The object struck the side view mirror on the drivers side of the vehicle. The glass shattered and entered the bus through the driver's open window scratching around five students. The driver, Bessie Casey, stopped the bus to check on the students finding several scared and scratched and one student seriously injured. She called the ambulance then tried to calm the students.
Tommy Basham, son of Pam Basham and John Jones, was sitting two seats behind the driver when the mirror shattered and entered the bus. A piece of glass struck Basham's left eye causing damage and temporary blindness. Basham said some kids saw the accident happen and closed their eyes preventing similar injuries.
Basham wasn't as fortunate as his classmates. The glass went through his iris, cornea and pupil. Doctors at Twin Lakes Regional Medical Center sent Basham to Elizabethtown for treatment after checking and cleansing the wound. Several other students were treated at TLRMC and released.
While at the local medical center Basham was accompanied by Mike Geary, Director of Transportation at the Board of Education. Geary stayed with Basham until his mother and grandparents arrived.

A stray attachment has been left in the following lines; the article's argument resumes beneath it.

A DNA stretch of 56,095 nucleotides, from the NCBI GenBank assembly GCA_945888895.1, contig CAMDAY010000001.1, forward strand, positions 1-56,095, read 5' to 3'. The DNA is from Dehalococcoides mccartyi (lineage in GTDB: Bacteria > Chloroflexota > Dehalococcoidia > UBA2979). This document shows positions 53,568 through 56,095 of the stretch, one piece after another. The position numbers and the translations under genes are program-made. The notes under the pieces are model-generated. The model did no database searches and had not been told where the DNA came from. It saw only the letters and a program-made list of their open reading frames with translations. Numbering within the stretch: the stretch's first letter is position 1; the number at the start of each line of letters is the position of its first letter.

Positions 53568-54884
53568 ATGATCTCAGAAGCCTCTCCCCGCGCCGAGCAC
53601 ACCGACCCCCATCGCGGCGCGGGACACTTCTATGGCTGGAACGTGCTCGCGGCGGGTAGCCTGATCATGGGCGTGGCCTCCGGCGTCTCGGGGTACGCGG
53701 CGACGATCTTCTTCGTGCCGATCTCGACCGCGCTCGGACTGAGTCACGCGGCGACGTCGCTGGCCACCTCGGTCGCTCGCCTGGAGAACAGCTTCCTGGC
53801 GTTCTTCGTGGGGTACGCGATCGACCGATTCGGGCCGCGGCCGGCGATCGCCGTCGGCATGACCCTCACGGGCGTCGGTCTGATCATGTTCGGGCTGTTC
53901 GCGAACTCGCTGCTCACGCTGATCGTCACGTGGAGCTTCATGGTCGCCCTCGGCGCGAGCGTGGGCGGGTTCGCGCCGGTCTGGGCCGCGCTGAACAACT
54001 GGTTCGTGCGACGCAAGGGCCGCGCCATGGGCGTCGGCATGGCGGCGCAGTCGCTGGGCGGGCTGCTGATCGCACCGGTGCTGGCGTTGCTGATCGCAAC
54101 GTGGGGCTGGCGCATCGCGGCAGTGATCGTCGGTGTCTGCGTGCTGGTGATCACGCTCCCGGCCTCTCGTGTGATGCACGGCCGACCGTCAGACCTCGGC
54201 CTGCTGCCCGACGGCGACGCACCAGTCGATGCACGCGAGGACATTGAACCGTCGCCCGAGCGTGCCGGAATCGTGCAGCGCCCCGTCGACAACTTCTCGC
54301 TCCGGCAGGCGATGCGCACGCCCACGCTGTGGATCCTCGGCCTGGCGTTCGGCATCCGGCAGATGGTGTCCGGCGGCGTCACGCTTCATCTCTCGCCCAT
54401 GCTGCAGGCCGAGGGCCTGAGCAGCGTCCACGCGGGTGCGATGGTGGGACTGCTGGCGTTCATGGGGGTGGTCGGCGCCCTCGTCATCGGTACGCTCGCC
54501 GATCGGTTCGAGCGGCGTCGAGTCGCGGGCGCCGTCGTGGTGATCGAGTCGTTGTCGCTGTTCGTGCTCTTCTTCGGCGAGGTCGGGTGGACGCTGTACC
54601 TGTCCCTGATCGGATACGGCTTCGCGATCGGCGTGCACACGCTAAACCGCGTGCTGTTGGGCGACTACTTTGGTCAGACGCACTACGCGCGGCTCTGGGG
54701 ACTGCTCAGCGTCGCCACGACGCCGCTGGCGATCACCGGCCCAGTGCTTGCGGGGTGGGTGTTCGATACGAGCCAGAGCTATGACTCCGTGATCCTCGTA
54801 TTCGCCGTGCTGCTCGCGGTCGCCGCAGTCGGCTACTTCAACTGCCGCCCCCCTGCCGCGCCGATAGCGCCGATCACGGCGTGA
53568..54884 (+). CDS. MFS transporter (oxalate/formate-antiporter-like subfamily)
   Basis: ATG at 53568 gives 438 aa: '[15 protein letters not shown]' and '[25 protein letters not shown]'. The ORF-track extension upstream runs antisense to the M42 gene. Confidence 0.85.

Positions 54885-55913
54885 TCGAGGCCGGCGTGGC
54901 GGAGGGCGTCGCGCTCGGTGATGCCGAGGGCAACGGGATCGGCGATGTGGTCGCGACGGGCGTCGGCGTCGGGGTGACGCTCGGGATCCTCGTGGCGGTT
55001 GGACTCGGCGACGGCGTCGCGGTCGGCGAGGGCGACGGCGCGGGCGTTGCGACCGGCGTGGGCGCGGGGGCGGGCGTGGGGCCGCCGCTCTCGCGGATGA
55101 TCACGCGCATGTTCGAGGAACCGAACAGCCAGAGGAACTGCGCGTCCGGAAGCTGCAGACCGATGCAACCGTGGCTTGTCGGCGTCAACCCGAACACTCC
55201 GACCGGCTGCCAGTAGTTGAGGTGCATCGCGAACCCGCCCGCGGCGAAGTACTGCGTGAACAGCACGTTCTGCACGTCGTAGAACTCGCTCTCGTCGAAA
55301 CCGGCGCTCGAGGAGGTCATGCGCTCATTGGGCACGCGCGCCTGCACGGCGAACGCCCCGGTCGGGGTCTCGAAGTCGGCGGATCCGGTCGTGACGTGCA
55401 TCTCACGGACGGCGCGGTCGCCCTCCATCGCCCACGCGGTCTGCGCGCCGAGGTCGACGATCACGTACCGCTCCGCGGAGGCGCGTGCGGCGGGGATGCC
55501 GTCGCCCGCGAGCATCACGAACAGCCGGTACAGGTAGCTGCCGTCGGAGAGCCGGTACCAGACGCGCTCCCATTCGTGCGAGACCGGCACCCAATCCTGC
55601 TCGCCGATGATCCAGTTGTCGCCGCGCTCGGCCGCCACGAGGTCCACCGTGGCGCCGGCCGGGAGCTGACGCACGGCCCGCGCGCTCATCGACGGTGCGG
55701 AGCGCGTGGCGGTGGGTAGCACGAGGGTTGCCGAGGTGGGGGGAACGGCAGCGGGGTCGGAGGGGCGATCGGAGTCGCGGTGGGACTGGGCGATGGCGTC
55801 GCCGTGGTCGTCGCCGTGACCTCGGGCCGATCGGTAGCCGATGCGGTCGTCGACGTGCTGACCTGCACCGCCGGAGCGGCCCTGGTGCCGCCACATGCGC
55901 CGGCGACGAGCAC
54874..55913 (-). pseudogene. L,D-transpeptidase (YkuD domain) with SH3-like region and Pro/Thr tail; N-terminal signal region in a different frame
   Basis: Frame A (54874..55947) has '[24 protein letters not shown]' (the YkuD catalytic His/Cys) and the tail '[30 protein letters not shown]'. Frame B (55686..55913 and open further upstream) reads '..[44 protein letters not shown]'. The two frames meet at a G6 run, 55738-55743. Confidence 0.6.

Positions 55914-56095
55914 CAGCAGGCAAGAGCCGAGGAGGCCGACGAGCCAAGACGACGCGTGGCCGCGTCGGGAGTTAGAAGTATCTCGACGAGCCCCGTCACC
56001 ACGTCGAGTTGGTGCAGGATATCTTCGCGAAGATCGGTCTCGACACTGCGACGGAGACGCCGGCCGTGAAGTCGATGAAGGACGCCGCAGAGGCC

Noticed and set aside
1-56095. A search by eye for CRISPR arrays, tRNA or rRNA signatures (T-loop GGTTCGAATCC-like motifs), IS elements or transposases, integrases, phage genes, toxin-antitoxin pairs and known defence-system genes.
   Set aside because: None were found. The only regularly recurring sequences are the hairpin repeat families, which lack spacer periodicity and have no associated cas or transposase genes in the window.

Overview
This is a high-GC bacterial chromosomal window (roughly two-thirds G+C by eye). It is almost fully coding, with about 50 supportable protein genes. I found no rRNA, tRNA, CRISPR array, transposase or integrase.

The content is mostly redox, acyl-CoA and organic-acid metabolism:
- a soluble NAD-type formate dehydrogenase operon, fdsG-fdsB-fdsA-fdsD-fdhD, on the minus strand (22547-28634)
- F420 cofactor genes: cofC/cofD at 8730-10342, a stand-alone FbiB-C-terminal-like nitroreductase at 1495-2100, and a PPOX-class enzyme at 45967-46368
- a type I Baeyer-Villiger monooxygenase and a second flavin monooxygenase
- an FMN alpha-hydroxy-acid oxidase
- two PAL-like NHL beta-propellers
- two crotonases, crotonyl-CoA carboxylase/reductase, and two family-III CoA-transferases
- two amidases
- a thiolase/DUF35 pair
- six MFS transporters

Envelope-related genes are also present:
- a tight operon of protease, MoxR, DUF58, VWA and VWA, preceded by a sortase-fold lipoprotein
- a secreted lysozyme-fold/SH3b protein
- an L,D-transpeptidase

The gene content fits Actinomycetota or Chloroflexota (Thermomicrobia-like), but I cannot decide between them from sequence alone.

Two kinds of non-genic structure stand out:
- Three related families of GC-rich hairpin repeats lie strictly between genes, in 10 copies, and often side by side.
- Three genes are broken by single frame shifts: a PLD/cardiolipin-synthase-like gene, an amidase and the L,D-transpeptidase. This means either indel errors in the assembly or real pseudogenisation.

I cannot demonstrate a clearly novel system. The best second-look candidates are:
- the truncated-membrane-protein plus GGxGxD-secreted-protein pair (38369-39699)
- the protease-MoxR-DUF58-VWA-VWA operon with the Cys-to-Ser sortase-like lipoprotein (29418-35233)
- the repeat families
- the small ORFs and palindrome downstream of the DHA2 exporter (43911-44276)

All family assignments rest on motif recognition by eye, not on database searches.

Basham's mother said she was really scared until they said Basham was doing okay. She calmed down until seeing Basham at the emergency room where she became more upset.
At Elizabethtown Basham was sent to eye specialist Dr. Tony Smith. Smith performed emergency surgery to repair the cornea and replace the damaged lens with an artificial one.
The surgery was Basham's second, having had his tonsils taken out before, but this one was more disturbing because he was hooked up to several machines, and when it was over both eyes hurt.
Basham suffers a temporary blindness in the left eye due to blood clot. When the blood clot dissipates his sight will return.
Basham remembers the anaesthesiologist was really funny, which belies his character. He has withstood the accident better than most of his family. Geary said he was "a real trooper" and his grandmother, Donna Basham, said he is taking the injury better than anyone else.
Basham's father is proud of his son's character and courage. He says, "Tommy has been raised around wrestling and he knows that his body will heal." He has been great about it, not whining or even complaining much.
Always in a positive mood Basham says, "The coolest thing about the injury is this," and puts a large pair of sunglasses over his eyes. "Terminator glasses!" Another "cool" thing about the injury Tommy said was the scar that will be left is in the shape of a "T."
The whole family is very impressed with the doctors in Elizabethtown. The first week of the injury Basham visited the doctor daily to have his eye checked.
Tuesday morning, one week after the accident Basham woke with pain. Doctors said some pressure had built up on the eye causing the pain but they were able to relieve the pressure and send the boy home.
As he grows the cornea will have to be checked and possibly Basham will receive a cornea transplant. Basham will regain full use of his eye in a matter of weeks and will be able to return to school after break.